At the 7-kilometre mark, you’ll find yourself in the Buona Vista area. Refreshments can be found near the Buona Vista MRT station.
Venturing deeper, the Rail Corridor flaunts nature’s beauty through Clementi Forest and the man-made waterfall at the Bukit Timah Diversion Canal. The restored Bukit Timah Railway Station stands as a testament to Singapore’s railway history. After two years of restoration works, the former railway station now houses a heritage gallery and a café.
The path ahead brings you past picturesque bridges and tranquil jungle sights, culminating at the Rail Mall for a delightful gastronomic break.
Riding northwards, the last 2.2 kilometre brings you to an almost deserted trail. Head-high tall reeds line the narrow path on dirt.
The cycling route concludes near Kranji MRT station, but not before surprising cyclists with a concealed section showcasing towering trees. However, first-time explorers should be careful not to go into the closed-off segment near Kranji MRT station, though it’s easily bypassed for a swift return to urban life.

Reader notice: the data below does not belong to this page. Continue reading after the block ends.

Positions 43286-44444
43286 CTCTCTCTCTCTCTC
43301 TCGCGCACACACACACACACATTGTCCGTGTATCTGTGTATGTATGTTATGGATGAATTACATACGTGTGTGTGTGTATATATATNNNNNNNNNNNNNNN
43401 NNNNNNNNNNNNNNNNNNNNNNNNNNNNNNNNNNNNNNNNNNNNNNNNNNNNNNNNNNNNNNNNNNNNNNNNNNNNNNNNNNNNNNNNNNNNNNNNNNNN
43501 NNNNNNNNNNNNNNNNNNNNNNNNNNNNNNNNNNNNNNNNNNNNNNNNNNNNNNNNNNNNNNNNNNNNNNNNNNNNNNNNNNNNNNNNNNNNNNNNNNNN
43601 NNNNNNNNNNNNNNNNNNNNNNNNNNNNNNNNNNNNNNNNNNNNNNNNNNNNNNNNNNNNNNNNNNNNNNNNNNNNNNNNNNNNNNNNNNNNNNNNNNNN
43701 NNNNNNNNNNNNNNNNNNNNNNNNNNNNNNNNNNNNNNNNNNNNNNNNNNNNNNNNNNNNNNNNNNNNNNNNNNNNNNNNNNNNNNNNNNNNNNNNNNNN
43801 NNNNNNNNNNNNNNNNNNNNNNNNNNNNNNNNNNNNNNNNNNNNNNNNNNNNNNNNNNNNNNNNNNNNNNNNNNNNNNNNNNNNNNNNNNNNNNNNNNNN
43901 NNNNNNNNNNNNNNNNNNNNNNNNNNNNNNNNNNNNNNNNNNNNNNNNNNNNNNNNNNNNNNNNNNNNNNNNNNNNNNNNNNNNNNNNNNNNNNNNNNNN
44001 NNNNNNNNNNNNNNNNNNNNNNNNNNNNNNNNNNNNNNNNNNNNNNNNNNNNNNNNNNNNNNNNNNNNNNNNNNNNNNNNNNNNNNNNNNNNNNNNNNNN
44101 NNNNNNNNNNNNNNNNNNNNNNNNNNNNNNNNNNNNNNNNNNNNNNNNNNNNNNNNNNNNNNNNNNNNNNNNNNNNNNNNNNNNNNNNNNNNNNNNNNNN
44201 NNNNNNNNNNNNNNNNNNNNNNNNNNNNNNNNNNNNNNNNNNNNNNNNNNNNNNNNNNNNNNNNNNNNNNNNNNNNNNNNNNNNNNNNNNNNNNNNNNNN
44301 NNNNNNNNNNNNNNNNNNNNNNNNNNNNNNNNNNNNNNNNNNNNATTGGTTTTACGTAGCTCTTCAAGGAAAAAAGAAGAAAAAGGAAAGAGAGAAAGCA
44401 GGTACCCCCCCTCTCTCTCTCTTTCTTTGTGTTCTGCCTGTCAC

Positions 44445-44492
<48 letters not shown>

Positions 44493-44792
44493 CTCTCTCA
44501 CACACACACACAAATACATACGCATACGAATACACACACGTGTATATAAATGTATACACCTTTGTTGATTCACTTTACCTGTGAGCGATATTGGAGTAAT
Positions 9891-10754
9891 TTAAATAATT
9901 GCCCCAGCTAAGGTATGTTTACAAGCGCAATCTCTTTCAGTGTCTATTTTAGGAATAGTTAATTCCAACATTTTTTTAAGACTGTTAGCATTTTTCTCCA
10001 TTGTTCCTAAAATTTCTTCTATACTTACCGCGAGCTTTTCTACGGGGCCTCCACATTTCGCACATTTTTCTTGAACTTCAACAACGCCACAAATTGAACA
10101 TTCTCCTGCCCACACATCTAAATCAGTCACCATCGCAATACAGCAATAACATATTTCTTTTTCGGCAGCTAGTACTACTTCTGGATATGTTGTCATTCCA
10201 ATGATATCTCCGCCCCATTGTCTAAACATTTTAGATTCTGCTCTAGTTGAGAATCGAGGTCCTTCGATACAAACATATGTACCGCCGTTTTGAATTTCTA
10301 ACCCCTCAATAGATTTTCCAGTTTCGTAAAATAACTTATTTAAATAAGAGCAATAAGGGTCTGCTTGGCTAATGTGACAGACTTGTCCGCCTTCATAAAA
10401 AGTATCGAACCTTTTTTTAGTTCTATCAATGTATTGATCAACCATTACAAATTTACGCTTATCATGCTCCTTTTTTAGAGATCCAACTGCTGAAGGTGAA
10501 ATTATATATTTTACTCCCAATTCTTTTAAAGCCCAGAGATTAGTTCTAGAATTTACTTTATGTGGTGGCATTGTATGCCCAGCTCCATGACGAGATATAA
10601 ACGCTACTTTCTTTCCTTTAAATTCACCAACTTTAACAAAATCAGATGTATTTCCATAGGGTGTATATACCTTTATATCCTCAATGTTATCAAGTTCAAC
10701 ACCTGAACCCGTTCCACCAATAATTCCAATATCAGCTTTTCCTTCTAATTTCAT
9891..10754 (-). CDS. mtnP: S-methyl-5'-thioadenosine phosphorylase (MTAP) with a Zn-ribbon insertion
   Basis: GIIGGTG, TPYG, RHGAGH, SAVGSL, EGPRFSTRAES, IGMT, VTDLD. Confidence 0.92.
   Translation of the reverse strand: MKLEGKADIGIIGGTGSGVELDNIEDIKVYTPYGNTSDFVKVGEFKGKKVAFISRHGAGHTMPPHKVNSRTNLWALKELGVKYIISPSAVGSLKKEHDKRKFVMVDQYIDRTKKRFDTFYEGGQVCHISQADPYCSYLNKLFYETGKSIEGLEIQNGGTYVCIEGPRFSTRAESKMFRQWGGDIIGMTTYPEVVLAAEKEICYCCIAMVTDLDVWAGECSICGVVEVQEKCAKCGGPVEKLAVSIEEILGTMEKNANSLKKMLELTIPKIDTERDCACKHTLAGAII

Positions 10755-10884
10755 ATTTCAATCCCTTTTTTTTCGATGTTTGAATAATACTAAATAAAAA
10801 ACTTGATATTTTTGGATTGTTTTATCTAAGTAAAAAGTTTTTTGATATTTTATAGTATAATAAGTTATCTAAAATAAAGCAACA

• Where can I grab a bite or a drink along the Rail Corridor?
There are dining options along the way. For a relaxed evening, visit Stickies Bar @ Sungei Kadut. Seafood lovers can head to 566 Seafood Restaurant at Mandai Estate, while those craving Indian flavours can make a beeline for Karu’s Indian Banana Leaf Restaurant. The Rail Mall is also a gastronomic hub with choices such as crispy prata at Springleaf Prata Place, vegetarian mala pot at Green On Earth, pasta and pizza at Acqua e Farina, and coffee and pastries with some feline company at The Cat Cafe.
• Is there a speed limit along the Rail Corridor?
Yes. Cyclists should adhere to the 10km/h speed limit. Give way to pedestrians, ring your bell when overtaking, and dismount and push your bike when crossing bridges.
• Is the Rail Corridor open at night?
Yes, the Rail Corridor is open at night but it is not lit to facilitate nocturnal wildlife movement. Lighting is only provided at certain access points, essential walking paths, benches leading to public restrooms and the Bukit Timah Railway Station area. It’s best to leave the corridor by nightfall.
*This article has been edited and adapted from Now Boarding by Changi Airport’s “5 cycling routes across Singapore’s tranquil nature parks”